Powergen plc, the integrated electricity and gas company has agreed a five-year IT outsourcing contract with consultants Cap Gemini Ernst & Young. The multi-million pound deal announced today, is part of Powergen’s drive to reduce costs ahead of its agreed acquisition by German power group Eon.
Cap Gemini Ernst & Young UK beat off competitive bids from a number of US and European multinationals in order to win the IT outsourcing contract from Powergen Retail.
The service will be centred upon an IBM mainframe at Rotherham, South Yorkshire which provides core systems including customer records for Powergen’s over three million retail customers 24 hours a day. Users will include staff at the Powergen Retail HQ in Nottingham and other Powergen sites in the UK.
Cap Gemini Ernst & Young will be running IT hardware for Powergen and will not interface with Powergen customers. There are no plans for any staff to transfer across as a result of the arrangement.
Don Leiper, IS Manager, Retail Mass Markets at Powergen, said,”Outsourcing to Cap Gemini Ernst & Young will enable us to drive down IT costs significantly and this is clearly important in the highly competitive domestic electricity market in which we operate.”
He added that, a further point in Cap Gemini Ernst & Young’s favour was its ability during the bidding phase to offer technical advice, which saved Powergen over £1 million in essential hardware upgrade costs. “Access to Cap Gemini Ernst & Young’s wide pool of technical skills over the next five years will be a significant bonus”, said Leiper.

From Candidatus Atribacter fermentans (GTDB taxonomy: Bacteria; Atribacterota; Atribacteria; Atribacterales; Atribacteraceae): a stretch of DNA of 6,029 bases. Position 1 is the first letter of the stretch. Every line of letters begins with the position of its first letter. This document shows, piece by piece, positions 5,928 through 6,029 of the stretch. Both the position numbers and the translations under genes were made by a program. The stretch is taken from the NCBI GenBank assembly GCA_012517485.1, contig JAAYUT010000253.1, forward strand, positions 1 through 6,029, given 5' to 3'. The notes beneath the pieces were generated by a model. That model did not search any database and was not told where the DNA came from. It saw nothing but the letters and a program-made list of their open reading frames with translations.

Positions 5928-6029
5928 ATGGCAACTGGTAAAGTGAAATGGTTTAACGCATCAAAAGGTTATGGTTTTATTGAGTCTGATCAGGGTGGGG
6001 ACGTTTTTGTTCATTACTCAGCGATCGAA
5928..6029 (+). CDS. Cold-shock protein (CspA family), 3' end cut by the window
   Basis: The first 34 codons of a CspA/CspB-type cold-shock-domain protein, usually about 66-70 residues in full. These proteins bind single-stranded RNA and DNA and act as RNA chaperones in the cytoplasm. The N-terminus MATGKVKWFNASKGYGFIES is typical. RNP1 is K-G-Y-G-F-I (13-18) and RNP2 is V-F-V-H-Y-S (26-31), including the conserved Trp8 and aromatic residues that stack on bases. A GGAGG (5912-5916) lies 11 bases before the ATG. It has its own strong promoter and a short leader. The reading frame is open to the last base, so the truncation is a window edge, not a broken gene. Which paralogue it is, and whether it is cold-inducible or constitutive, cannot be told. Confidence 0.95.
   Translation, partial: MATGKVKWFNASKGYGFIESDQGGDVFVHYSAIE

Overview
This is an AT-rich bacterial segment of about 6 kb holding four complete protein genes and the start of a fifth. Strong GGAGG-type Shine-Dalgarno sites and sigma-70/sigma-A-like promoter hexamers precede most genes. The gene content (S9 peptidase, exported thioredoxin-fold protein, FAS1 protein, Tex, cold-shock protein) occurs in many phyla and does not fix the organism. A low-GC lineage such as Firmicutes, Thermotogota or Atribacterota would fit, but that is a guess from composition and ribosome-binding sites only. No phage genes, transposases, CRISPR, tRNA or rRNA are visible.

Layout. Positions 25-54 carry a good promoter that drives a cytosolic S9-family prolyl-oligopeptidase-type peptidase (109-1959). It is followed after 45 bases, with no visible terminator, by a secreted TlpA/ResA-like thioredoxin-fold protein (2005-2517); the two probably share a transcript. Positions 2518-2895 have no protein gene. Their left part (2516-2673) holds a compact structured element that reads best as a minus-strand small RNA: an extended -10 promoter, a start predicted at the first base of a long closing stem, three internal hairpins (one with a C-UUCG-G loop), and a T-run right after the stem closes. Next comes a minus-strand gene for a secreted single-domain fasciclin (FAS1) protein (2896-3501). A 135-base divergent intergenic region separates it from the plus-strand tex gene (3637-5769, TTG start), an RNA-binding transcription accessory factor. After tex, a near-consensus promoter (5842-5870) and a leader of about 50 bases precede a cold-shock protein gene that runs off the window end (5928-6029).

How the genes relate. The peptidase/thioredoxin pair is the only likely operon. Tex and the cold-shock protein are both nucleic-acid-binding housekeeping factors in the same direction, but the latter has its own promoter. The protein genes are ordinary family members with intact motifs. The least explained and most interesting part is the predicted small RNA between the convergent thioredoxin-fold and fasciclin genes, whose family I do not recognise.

Derek Curran, head of the UK energy and utilities sector at Cap Gemini Ernst & Young, said,”Companies across the business landscape are now seeking to sharpen their competitive edge by reducing IT costs while maintaining or enhancing service levels. The outsourcing route offers a quantifiable way of achieving those aims, and I am delighted that Powergen has chosen to follow it with our help and guidance.”
Curran said that the infrastructure management deal would allow Powergen to focus on its customers, rather than the back-office. He said that Cap Gemini Ernst & Young had carried out various consulting tasks for Powergen in the past but this was the first longer-term arrangement – on which they would be looking to build.
Separately, Powergen received key approval yesterday for its unopposed acquisition by German power group Eon from the Kentucky Public Service Commission. Powergen’s ownership of Kentucky power company LG & E Energy, made it necessary to seek a series of US regulatory approvals if the €8.2 bn ($7.2 bn) bid is to go through.
A spokesman for Powergen said that the Kentucky ruling was one of the most important.
In an announcement posted on its website, the Kentucky Public Service Commission said it would require E.ON “to honour many of the same conditions under which the merger with Powergen was approved in May 2000.”
These conditions include maintaining LG & E headquarters in Louisville for ten years following the acquisition.